MEPs have resoundingly approved a resolution on the start of the UK’s Brexit talks, opening the way for an “association agreement” with Britain following its departure from the bloc.
In total 516 MEPs supported the resolution, with 133 opposed after a lengthy and at times ill-tempered debate in the chamber in Strasbourg. There were 50 abstentions.
MEPs are not directly involved in Brexit negotiations but wield a veto over the Article 50 process and will have to approve any final exit and trade deal.
An association agreement would allow a close relationship between Britain and the EU, although it would force the UK to work in conjunction with the bloc on policies such as tax evasion, trade and social policy.
Wednesday’s Brexit motion warned that Britain must abide by all its obligations while it was still a member of the EU, including maintaining budgetary contributions, adhering to the rulings of the European Court of Justice and not violating the EU’s common trade policy by signing trade deals with other countries.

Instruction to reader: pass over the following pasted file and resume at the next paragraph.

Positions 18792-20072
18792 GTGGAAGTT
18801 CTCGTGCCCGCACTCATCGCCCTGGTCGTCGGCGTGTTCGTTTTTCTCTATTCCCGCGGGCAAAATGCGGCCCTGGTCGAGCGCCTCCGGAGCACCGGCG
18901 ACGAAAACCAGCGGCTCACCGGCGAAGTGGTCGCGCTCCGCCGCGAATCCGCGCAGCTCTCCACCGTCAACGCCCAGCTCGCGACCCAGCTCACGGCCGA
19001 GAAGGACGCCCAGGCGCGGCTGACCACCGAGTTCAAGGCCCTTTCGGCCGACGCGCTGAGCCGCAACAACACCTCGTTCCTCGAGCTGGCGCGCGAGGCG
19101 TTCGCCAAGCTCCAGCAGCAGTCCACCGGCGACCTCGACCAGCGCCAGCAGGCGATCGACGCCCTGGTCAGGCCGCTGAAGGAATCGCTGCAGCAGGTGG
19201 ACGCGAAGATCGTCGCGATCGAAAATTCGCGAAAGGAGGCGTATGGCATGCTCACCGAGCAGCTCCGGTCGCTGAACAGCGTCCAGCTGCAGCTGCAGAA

MEPs have already laid out a series of “red lines” for the talks, including the fair treatment of EU citizens living in the UK and a continuing role for the ECJ to secure such rights.
Antonio Tajani, president of the European Parliament, said the body would “carry the burden of defending the rights” of its citizens.
Guy Verhofstadt, the parliament’s chief negotiator on Brexit, lamented the loss of the UK’s liberal presence during its more than 40 years of membership.
Still, he warned any deal with the UK should not “touch” the principles guiding the single market or the Good Friday Agreement with Northern Ireland.
The former Belgian prime minister has also held out the prospect of Britons reacquiring EU citizenship after Brexit.
“We are very generous and positive to the UK’s citizens”, said Mr Verhofstadt.
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